What They’re Saying

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Down below please leave a comment to communicate your thoughts about anything on the site, or about the book!

4 Comments

  1. Makia B on February 26, 2021 at 5:46 am

    Mekia an 11 year old African American female was asked this question-
    How do you feel about the change in schools where you would coplan with the teacher and you both teach the lessons? She responded, “I think it’s a good idea, makes things easier, faster, and funnier”.

  2. Danny G on March 8, 2021 at 11:55 pm

    Danny, an 11 year old African American male was asked to think about a lesson your teacher has taught and in one or two statements, tell how you would change that lesson if you were teaching it.

    He responded, historical realistic fiction lesson, watch a short film right and just read one book is what the teacher assigned. I would change it to have the students read two books, determine what facts stay and what facts would go.

  3. Ghea F on March 9, 2021 at 5:48 am

    Ghea, a 15 year old African American female was asked to think about a lesson that her teacher had taught and in one or two statements, tell how you would change that lesson if you were teaching it.

    She said it would be an algebra lesson – the BOX method was used to solve an equation in class. It was easy, but I think there are other ways to solve it. I would use the FOIL method, and there are other methods, I’m sure. I would use many different method.

  4. Brent Grant on March 12, 2021 at 9:35 am

    “I am so grateful for this book. My godmother sent me this book about a month before I was to begin teaching a Race and Public Policy Course at Metropolitan State University in Saint Paul, Minnesota. This was going to be my second year teaching the course. The first year was an in person format. The second year, due to Covid-19, was an online format. The first year teaching the course was a difficult experience for a number of reasons. I knew I wanted to make significant changes during the second year, but I didn’t really know where to begin, so I had all kinds of anxiety and stress about that. Then all of a sudden, a little after my birthday, Dr. Haysbert’s book arrived. I read it and re-read it and studied it intensely. I reached out to my godmother, who sent me the book, and who is also a close friend of Dr Haysbert, and asked if she could connect me with Dr. Haysbert. She did. Dr. Haysbert and I started talking and I shared with her how I planned to implement the facilitation method she articulates in the book, and how it would be a new experience for me. She could sense my fear and anxiety and told me that the students would be happy just to know that I was attempting to implement such a curriculum; and to just do the best that I could. She was absolutely right!! After I shared my teaching philosophy with the students the first day of class, which included me explaining the difference between the “traditional” method of teaching and learning and the “facilitation” method of teaching and learning, the responses from the students were unbelievable. They were so moved by what they heard. Many of them mentioned that during such a tough political and economic climate informed by the upcoming elections and the murder of George Floyd, how inspiring and healing it was to hear a teaching and learning philosophy that would include their voices and cultures in every aspect of the curriculum – from design to implementation.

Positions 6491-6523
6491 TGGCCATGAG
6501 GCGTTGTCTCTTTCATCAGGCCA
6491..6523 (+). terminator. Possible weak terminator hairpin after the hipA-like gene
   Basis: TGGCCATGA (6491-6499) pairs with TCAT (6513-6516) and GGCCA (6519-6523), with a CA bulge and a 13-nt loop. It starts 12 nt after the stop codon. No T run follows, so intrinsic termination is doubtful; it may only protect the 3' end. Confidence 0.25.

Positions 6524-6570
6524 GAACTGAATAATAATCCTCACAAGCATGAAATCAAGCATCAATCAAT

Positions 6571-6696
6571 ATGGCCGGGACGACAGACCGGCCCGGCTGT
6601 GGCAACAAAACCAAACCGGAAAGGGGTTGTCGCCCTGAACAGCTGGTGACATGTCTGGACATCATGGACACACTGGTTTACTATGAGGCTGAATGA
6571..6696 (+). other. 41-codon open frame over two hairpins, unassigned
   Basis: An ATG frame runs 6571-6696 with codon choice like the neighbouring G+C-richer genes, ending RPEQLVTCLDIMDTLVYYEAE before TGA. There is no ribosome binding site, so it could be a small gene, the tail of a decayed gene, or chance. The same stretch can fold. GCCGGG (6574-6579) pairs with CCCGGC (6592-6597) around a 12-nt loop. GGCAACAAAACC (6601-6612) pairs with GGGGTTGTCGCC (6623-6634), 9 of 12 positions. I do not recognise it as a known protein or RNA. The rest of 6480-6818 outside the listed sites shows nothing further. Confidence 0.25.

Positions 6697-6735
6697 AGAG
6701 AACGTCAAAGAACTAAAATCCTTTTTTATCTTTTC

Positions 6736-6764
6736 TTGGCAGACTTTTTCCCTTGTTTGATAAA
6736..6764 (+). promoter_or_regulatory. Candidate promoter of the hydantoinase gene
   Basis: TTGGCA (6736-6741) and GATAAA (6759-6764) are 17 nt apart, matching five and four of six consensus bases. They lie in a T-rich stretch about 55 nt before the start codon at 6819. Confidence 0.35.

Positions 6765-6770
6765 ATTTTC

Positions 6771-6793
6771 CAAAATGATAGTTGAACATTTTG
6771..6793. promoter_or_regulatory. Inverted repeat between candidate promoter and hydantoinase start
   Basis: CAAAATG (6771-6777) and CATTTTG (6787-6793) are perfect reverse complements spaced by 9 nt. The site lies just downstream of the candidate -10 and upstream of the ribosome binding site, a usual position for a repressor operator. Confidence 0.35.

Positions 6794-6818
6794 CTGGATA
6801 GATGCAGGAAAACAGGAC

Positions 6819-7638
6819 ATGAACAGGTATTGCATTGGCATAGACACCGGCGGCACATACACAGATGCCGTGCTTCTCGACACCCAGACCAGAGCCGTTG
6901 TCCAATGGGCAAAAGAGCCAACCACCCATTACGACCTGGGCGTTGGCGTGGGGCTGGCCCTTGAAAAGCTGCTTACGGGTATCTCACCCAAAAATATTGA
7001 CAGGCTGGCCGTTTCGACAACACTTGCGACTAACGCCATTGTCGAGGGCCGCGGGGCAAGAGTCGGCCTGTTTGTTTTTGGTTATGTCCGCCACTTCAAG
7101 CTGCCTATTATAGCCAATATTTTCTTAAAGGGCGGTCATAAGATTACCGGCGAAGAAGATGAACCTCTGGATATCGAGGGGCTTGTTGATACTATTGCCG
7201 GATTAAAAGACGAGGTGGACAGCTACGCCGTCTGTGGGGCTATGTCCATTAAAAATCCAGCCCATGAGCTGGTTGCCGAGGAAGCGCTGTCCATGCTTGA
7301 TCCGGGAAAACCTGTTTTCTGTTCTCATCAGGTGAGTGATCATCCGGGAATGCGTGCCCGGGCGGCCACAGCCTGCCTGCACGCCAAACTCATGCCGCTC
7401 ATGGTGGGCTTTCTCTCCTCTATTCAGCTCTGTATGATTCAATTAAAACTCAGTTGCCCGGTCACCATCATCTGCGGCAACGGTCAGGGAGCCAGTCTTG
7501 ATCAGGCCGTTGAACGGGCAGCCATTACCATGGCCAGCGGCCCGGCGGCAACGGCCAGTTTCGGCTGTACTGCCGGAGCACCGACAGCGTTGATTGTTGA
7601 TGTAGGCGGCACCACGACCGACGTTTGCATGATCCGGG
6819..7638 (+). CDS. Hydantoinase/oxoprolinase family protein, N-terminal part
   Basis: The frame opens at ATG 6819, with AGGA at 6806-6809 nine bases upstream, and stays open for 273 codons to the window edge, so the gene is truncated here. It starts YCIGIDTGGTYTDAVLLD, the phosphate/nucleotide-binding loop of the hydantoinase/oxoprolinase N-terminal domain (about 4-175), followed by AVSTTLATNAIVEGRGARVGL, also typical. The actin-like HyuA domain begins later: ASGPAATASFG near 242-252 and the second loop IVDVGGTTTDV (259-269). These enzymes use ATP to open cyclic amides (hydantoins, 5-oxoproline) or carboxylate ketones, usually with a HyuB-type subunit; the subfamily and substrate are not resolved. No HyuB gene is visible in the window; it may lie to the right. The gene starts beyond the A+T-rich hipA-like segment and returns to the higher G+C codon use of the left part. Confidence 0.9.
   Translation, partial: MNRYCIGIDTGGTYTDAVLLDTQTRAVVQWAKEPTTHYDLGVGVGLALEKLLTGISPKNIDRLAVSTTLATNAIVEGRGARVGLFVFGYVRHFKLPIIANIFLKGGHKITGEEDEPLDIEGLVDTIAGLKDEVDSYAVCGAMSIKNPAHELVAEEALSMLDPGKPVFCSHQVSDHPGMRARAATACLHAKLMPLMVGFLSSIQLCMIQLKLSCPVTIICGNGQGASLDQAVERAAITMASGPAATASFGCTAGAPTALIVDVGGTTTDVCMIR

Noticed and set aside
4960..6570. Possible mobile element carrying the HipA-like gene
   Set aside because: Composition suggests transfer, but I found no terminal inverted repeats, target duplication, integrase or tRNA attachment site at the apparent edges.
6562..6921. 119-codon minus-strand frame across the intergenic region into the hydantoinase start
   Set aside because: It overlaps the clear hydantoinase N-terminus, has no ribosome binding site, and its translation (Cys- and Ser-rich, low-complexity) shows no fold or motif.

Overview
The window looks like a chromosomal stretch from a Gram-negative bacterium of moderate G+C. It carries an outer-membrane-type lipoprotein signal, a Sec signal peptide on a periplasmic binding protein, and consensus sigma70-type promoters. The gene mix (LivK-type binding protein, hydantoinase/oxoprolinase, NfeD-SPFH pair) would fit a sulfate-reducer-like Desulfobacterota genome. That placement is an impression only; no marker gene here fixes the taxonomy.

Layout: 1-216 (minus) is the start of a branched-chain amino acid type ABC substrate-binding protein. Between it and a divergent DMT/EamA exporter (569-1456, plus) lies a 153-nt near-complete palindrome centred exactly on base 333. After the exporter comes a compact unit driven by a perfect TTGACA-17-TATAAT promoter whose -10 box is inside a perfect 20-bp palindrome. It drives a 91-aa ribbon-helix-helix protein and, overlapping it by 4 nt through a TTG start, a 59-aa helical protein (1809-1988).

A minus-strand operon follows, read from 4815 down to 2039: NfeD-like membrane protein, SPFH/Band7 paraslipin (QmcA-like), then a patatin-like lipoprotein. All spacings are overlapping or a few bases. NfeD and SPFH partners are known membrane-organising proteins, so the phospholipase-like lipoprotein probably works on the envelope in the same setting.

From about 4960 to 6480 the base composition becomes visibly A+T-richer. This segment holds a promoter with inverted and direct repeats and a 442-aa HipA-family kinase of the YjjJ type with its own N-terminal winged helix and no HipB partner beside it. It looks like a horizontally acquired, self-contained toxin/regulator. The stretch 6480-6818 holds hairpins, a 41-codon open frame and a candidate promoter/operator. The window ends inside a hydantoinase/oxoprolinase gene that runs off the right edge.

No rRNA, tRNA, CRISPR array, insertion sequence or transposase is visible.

I made sure to communicate with Dr. Haysbert regularly, as it kept me inspired and motivated. It is so helpful to be able to speak to her about what I’m learning and feeling. I shared with her that one of the biggest lessons for me in implementing the teaching and learning principles of the book successfully is how courageous and vulnerable I have to be. It takes an act of vulnerability on the part of the teacher to tell students “I” don’t have the answers and “I” want to collaborate with you to make our teaching and learning experience meaningful and relevant to and for all of us. It has been scary, but the results have been unbelievable. I am grateful for this book for reminding me that education can be fun and relevant and a truly democratic experience.

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